Close Close
Mother and Baby

How to get pregnant

How to get pregnant

You’ve had the chat, abandoned the birth control and are ready to start trying to conceive. But before you leave everything in the hands of fate, read our useful advice on how to get pregnant so you’re healthy and prepared. 

How to plan for pregnancy

To really boost your chances of a speedy conception, think about your lifestyle. Firstly consider giving up smoking and stopping or reducing alcoholic drinks because both affect not just your fertility, but your partner’s too. Caffeine can also slow down conception, so try and cut it out by switching to caffeine-free coffee and Coke, or herbal tea. 

Experts recommend that women who are trying to conceive take a folic acid supplement (400 micrograms a day until 12 weeks pregnant), or a prenatal vitamin that includes folic acid, which is essential for healthy foetal development and has been shown to significantly reduce the risk of neural tube defects such as spina bifida.

How to align your pregnancy plan with your ovulation cycle

Women are only fertile for a few days each month, so knowing you are having sex at the right time will definitely improve your chances.

Have you tried our ovulation calculator? Just put in the first day of your last period and the length of your cycle and it’ll show you the optimum days in your cycle, known as your ‘fertile window’ to try and conceive.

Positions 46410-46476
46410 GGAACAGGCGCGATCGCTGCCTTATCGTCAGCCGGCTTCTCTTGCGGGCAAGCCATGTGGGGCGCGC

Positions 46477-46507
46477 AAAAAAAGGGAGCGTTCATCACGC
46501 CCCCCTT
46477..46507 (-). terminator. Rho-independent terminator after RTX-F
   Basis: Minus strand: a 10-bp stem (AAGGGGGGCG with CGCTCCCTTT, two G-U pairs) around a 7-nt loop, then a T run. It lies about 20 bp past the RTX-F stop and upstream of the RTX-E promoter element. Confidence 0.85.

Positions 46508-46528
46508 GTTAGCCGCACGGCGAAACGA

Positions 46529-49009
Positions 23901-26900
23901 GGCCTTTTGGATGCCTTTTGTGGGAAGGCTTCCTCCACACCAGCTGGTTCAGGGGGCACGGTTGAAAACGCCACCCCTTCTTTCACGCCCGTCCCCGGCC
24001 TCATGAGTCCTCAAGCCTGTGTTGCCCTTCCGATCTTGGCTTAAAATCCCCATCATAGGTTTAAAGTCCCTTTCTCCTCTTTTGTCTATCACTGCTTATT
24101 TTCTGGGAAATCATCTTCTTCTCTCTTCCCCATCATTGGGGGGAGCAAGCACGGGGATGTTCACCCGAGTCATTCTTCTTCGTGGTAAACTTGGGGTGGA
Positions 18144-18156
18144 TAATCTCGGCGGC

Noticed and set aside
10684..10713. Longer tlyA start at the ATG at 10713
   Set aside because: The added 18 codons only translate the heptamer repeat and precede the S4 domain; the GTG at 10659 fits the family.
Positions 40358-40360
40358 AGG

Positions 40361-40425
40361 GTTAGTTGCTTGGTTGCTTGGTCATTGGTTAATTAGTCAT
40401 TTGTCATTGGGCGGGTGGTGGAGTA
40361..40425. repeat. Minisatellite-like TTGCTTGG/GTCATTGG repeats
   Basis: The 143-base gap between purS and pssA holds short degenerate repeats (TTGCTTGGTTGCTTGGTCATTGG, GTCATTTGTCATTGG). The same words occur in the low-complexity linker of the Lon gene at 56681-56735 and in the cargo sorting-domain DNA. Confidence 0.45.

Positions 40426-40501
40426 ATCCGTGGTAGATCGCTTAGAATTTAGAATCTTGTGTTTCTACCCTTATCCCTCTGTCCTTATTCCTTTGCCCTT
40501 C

Have you taken any steps toward a healthy pregnancy?

Your weight can not only play a role in how quickly you become pregnant, because it can affect the frequency of ovulation, it can also affect your health during pregnancy.

Work out your body mass index by putting your height and weight into an online BMI calculator. If the results show you’re over or under weight, your GP may refer you to a dietician or recommend an exercise programme to help you reach your ideal BMI and get your body in the best condition to conceive.

What foods are good for getting pregnant?

Diet isn’t only important for health, it can impact your fertility, too. Making sure you include certain healthy foods in your diet will ensure your body isn’t deficient in any of the key baby-making nutrients and vitamins.

For example, spinach contains zinc, key for healthy egg and sperm production. Bananas are rich in Vitamin B6, which helps regulate hormones.

A lack of vitamin D has been shown to increase rates of infertility, so eat eggs or fortified cereals for breakfast.

Take a look at fertility superfoods for lots more ideas.

When to seek medical advice

Simply answer the question: How long have you been trying to get pregnant for? If it’s under a year, the doctor will probably tell you to keep trying!

If it’s over a year, then visit your GP. They will be able to refer you to specialists who will run a range of fertility tests to see if there’s an underlying medical reason why you’ve been struggling to conceive.

If you’re over 36, you’re advised to seek medical help after six months of trying to conceive.

Good luck! And for lots more advice on how to get pregnant, take a look at our Pregnancy Planning section. 

Related content:


No comments have been made yet.